Why Are There So Few French Vegetarians?
I recently came across an interesting thread on an international online bulletin board. French omnivores -- and the Francophiles who love them -- were musing over why there seems to be so few French vegetarians. I've often wondered the same so lingered for a few days to see what theories would surface.
One Frenchman wrote about how he was raised with the idea of balance as an ideal to be followed with all aspects of life including food. He wrote, "I think vegetarianism would be seen by many French as an extreme, to be followed only if absolutely medically necessary. We are raised to believe that variety and balance are the healthiest way to go."
Another poster to the thread, an American presumably, wrote that "Anglophone culture" is really unusual in its support of non-mainstream dietary practices when compared with other cultures. He also theorized that this acceptance can perhaps be seen as an after-effect of 19th-century Protestant social reform that opposed animal cruelty. He opined that the French view animals very differently than do Americans. He writes: "The Frenchman (or -woman) has attitudes not dissimilar to that of an agricultural worker. They have grown up seeing the carcasses of whole food animals at the market; it's just another commodity." Or perhaps it's a symptom of the widening distance between Americans and their food source? Put plainly: "The American looks at a dead pig hanging in the window and sees an adorable Disney character brutally slaughtered before its time. The Frenchman sees dinner."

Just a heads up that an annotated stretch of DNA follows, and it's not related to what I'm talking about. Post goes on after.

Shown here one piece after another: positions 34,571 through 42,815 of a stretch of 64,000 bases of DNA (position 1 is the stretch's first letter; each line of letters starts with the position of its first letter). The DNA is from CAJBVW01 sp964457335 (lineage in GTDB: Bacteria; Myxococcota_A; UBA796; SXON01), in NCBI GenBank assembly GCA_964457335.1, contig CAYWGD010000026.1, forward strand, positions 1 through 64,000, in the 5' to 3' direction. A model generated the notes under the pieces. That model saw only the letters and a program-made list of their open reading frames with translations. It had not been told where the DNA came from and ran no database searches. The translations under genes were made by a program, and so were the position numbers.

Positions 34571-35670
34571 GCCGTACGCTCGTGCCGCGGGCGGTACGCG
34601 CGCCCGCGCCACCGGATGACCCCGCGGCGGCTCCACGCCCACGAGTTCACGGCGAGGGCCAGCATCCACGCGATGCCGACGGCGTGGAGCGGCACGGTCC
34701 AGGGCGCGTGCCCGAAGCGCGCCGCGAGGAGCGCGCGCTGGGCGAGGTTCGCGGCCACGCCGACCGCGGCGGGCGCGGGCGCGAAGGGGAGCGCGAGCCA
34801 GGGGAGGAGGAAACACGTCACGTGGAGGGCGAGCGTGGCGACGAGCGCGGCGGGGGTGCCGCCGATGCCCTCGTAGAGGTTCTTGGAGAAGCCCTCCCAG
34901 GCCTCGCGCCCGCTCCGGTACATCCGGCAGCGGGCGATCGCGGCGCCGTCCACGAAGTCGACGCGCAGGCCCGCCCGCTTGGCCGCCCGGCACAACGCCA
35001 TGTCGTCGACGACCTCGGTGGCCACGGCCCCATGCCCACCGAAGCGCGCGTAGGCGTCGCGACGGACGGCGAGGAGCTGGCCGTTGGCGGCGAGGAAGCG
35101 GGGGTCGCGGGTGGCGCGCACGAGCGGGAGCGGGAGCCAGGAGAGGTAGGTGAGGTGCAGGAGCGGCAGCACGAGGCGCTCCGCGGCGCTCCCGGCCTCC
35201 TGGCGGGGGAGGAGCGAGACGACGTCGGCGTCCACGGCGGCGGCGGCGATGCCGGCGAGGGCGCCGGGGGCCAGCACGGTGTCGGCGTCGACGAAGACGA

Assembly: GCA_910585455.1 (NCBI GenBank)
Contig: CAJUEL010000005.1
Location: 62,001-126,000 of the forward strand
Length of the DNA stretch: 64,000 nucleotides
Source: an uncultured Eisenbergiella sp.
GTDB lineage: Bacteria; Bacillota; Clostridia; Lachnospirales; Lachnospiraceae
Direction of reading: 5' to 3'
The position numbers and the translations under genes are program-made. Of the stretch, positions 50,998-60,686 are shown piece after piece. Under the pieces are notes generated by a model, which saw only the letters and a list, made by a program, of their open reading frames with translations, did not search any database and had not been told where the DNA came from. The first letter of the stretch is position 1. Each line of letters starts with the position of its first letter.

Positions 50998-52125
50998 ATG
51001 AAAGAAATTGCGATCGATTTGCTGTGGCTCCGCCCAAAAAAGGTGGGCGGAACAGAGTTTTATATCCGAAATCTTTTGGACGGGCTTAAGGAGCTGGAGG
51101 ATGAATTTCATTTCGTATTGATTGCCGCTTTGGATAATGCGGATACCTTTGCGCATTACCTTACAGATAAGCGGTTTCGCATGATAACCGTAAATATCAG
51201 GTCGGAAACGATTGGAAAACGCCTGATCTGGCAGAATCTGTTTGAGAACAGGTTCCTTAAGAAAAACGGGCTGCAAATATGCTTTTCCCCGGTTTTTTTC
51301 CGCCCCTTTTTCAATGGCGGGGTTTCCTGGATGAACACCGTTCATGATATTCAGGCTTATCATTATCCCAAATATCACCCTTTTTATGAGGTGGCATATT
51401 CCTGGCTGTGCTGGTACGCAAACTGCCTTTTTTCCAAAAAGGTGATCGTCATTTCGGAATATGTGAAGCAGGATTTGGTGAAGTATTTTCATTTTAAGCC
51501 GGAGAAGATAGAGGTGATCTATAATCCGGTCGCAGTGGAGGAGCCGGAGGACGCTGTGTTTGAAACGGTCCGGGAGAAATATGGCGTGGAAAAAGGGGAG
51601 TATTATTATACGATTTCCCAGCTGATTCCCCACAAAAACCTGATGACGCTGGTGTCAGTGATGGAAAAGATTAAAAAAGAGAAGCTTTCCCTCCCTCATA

My experience, based on my frequent travels to France, has led me to believe that food is such an integral part of social connection that rejecting a certain type of food could be construed as being unsociable or, Mon Dieu, un-French. What we choose to eat is a way of asserting who we are and the culture -- or subculture -- with which we identify.